Yes. When Christ quoted the God of Abraham, Isaac, and Jacob as being the God of the living, and not of the dead, He drew His reference from the Book of Exodus, III., 6. In Deut. XVIII., 11, God forbids the Jews to seek knowledge from the spirits of the dead. The text supposes the continued existence of departed souls, and merely forbids attempts to enter into communication with them. 1 Kgs. (Sam.) XXVIII., 15, narrates the fact that the soul of Samuel appeared to Saul, which could not be were the human soul not immortal. The Book of Wisdom describes the wicked as denying immortality for themselves but affirming it for the good. "For they have said, reasoning with themselves, but not rightly ... we are born of nothing and after this we shall be as if we had not been . . . our body shall be ashes, and our spirit shall be poured abroad as soft air, passing away as the trace of a cloud. . . . But the souls of the just are in the hands of God; and the torment of death shall not touch them." Wisd. c. II. & III. Again, we read in the Old Testament, "It is a holy thought to pray for the dead that they may be loosed from their sins." 2 Machabees, XII., 46. If the souls of men are nonexistent after death, they could not benefit by our prayers.

611. Do Jews, who accept the Old Testament, believe in the immortality of the soul?

Yes. The most eminent of German Jewish Rabbis, Leo Baeck, in his book, "Das Wesen des Judentums," declares that the immortality of the soul is a doctrine of Judaism, and that "this life receives its meaning from the next." Dr. Kohler, Principal of an American College for the training of Jewish Rabbis, in his authoritative work, "Jewish Theology," says, "We all close our lives without having attained the goal of perfection towards which we strive." And he adds that our very nature demands a future life, and that the doctrine of immortality corresponds with the belief in God who cannot deceive the human heart. Another Rabbi, Morris Joseph, in his book, "Judaism as Creed and Life," writes, "The doctrine of immortality is an integral part of the Jewish creed. The transgressor who has not worked out his atonement here must complete it hereafter; whilst the Just, who can but have imperfectly realized their possibilities in this life, will realize them to the full in the life to come." In an essay on the subject, published in London in 1934, the Rabbi C. G. Montefiore writes, "The modern Jewish hope of immortality is sound and pure. The essence of our belief is this: With all the imperfections, the evil, the agony, the horrors, which have ever existed among men, and which still exist today, immortality seems to us to be the inseparable corollary or 'sequitur' to a belief in a ruling, a righteous, and a loving God. To that belief we wistfully cling because, hard as the world is to explain with God, harder still, as it seems to us, is it to explain the world without God. Into the character and nature of that immortality, Jews inquire seldom and little; yet whilst they do not depreciate this life because of that other life, it is just as false to say that, at the expense of that life, they unduly magnify this life." Such quotations prove the Jews to know that belief in immortality is quite in accordance with the teachings of the Old Testament.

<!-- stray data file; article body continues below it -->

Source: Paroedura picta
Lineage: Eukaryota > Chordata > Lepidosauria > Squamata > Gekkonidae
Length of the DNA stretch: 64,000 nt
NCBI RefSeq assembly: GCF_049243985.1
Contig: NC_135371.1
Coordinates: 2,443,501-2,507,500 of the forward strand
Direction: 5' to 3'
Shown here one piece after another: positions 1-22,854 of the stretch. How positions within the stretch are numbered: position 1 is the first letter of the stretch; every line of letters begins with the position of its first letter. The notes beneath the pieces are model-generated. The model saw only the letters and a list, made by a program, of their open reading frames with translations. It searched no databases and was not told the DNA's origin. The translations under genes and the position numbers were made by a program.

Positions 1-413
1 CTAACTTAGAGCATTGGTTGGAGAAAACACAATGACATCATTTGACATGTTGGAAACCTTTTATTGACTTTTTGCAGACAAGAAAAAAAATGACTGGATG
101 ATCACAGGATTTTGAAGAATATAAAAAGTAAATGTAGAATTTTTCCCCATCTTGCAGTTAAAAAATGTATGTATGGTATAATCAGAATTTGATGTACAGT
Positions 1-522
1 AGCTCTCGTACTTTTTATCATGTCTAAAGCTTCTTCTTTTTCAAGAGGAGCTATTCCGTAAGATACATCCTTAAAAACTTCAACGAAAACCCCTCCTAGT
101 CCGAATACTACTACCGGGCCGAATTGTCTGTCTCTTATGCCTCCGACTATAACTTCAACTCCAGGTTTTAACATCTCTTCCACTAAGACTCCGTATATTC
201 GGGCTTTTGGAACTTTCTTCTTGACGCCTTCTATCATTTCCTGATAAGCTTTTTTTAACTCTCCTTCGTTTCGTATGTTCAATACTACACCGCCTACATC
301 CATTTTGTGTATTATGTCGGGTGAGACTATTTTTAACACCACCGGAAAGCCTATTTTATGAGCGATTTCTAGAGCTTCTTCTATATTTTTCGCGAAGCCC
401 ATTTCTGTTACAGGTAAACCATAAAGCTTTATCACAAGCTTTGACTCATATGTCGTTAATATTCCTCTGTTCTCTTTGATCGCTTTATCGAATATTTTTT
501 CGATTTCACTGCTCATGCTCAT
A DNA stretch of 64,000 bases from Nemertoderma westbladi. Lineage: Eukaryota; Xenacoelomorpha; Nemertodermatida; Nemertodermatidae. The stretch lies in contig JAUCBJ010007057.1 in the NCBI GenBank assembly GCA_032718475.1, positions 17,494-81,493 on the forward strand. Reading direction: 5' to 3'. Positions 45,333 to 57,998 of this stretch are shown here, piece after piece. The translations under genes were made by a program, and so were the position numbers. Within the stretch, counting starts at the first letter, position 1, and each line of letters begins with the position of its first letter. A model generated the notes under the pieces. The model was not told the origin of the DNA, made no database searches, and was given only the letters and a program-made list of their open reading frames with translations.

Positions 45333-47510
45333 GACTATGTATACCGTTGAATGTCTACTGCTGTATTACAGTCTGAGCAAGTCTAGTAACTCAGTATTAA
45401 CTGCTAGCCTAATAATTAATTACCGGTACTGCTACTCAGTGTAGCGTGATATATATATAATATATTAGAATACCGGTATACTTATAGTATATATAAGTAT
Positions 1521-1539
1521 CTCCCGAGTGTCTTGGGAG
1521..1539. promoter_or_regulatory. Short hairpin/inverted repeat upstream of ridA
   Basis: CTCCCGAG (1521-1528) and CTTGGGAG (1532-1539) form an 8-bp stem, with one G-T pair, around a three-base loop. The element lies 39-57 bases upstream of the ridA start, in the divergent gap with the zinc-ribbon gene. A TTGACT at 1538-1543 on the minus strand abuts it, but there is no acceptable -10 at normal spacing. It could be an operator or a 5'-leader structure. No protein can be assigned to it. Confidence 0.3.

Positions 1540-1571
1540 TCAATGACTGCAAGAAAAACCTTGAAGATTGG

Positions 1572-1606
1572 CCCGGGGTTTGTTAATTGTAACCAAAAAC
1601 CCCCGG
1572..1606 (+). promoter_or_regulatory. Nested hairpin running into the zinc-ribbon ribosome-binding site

612. You quote the Bible where it suits you, but you ignore all those sections of the Bible which exclude the idea of immortality.

There is not a single text in Scripture opposed to the Catholic doctrine of immortality.

613. Genesis tells us that God guarded the Tree of Life lest men should eat of it and "live forever." Man cannot, therefore, have immortality by nature.

The reference in Genesis is to preservation from that natural death of the composite human being which results from the dissolution of the union between soul and body. It is true that death in that sense is natural to man. For, although the soul is a spirit and immortal by its very nature, the body is by nature material and mortal. God gave our first parents the special privilege by a supernatural gift of immunity even from the law of natural death. The reference you quote merely indicates that, after sin had been committed, such immunity was lost irrevocably to humanity. We are all subject to the law of death, and to the necessity of separation between soul and body when the body is no longer fitted for the purposes of life. But the soul survives this dissolution; and nothing in the passage you quote suggests that it does not.

614. In Gen. II., 17, God told Adam that he would die if he ate the forbidden fruit.

That is true. But when God spoke, Adam possessed the natural life of body and soul, and also the supernatural life in the spiritual order of God's grace. He was also, by special privilege, immune from that natural death which results from dissolution of soul and body. When he sinned, Adam lost the grace of God, his soul dying immediately to the supernatural life it gave; and also he at once forfeited any right to the privilege of immunity from natural bodily death in due course.

615. In Gen. III., 4, Satan said, "Ye shall not surely die."

Correct. Our first parents, therefore, had either to believe God, treating Satan as a liar; or else to believe Satan, treating God as a liar. They preferred the word of Satan, and became subject to the penalty of death in the sense I have explained.

616. Did not Rome get its doctrine of immortality from the word of Satan?

No. Such a conjecture would be as erroneous as that of the enemies of Christ who accused Him of casting out devils with the help of the devil.

617. Satan said men would not die.